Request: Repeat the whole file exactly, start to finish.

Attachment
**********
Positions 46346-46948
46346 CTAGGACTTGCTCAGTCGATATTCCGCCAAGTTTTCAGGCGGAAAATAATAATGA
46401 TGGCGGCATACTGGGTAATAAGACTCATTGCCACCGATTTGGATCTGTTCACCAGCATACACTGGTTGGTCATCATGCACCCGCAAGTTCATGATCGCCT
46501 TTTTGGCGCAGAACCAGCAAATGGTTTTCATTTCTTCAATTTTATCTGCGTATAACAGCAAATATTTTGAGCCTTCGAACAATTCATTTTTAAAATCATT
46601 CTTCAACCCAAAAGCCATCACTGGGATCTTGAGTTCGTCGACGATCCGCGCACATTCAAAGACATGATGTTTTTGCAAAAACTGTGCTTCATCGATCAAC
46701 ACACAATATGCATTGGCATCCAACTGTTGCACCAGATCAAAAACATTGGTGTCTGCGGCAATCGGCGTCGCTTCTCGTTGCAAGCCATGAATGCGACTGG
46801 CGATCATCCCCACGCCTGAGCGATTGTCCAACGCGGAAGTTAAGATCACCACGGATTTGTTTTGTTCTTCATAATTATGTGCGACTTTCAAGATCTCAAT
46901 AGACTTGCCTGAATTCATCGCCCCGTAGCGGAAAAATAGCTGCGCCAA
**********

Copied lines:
Positions 46346-46948
46346 CTAGGACTTGCTCAGTCGATATTCCGCCAAGTTTTCAGGCGGAAAATAATAATGA
46401 TGGCGGCATACTGGGTAATAAGACTCATTGCCACCGATTTGGATCTGTTCACCAGCATACACTGGTTGGTCATCATGCACCCGCAAGTTCATGATCGCCT
46501 TTTTGGCGCAGAACCAGCAAATGGTTTTCATTTCTTCAATTTTATCTGCGTATAACAGCAAATATTTTGAGCCTTCGAACAATTCATTTTTAAAATCATT
46601 CTTCAACCCAAAAGCCATCACTGGGATCTTGAGTTCGTCGACGATCCGCGCACATTCAAAGACATGATGTTTTTGCAAAAACTGTGCTTCATCGATCAAC
46701 ACACAATATGCATTGGCATCCAACTGTTGCACCAGATCAAAAACATTGGTGTCTGCGGCAATCGGCGTCGCTTCTCGTTGCAAGCCATGAATGCGACTGG
46801 CGATCATCCCCACGCCTGAGCGATTGTCCAACGCGGAAGTTAAGATCACCACGGATTTGTTTTGTTCTTCATAATTATGTGCGACTTTCAAGATCTCAAT
46901 AGACTTGCCTGAATTCATCGCCCCGTAGCGGAAAAATAGCTGCGCCAA